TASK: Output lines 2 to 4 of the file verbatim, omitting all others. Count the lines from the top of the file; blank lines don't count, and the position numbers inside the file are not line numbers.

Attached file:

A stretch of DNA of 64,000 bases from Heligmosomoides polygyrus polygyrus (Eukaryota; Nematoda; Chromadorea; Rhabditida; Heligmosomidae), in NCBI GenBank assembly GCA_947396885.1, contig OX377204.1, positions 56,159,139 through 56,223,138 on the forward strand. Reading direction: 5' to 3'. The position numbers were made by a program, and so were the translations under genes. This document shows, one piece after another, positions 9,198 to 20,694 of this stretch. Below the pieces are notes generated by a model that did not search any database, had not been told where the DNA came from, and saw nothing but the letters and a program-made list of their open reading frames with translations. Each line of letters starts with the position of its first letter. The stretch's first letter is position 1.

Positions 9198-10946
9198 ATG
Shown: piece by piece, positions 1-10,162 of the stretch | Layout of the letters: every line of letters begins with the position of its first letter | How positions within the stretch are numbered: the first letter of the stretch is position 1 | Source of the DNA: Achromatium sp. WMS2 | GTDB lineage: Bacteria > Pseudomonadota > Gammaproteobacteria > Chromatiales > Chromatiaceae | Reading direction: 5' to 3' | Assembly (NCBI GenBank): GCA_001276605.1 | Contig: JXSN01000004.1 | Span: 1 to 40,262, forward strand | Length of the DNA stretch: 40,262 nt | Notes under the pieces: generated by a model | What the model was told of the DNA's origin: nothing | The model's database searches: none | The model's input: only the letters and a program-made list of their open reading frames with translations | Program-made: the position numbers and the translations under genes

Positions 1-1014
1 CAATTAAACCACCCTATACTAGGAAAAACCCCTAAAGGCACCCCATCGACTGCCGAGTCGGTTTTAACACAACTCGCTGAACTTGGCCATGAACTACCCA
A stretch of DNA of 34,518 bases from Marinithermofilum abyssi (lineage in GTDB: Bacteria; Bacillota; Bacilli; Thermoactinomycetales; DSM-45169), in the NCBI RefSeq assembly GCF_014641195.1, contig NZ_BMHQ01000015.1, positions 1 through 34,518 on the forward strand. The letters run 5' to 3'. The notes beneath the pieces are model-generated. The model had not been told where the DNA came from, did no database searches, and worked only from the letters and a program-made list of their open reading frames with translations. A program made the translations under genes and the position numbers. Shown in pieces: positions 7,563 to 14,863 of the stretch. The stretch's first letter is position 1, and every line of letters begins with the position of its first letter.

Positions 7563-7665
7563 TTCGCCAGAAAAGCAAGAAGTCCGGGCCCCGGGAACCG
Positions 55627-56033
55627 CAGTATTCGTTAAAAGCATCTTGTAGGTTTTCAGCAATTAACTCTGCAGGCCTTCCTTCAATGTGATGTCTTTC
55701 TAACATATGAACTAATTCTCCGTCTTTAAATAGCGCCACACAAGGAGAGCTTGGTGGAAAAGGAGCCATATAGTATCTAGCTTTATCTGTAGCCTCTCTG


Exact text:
Positions 9198-10946
9198 ATG
Shown: piece by piece, positions 1-10,162 of the stretch | Layout of the letters: every line of letters begins with the position of its first letter | How positions within the stretch are numbered: the first letter of the stretch is position 1 | Source of the DNA: Achromatium sp. WMS2 | GTDB lineage: Bacteria > Pseudomonadota > Gammaproteobacteria > Chromatiales > Chromatiaceae | Reading direction: 5' to 3' | Assembly (NCBI GenBank): GCA_001276605.1 | Contig: JXSN01000004.1 | Span: 1 to 40,262, forward strand | Length of the DNA stretch: 40,262 nt | Notes under the pieces: generated by a model | What the model was told of the DNA's origin: nothing | The model's database searches: none | The model's input: only the letters and a program-made list of their open reading frames with translations | Program-made: the position numbers and the translations under genes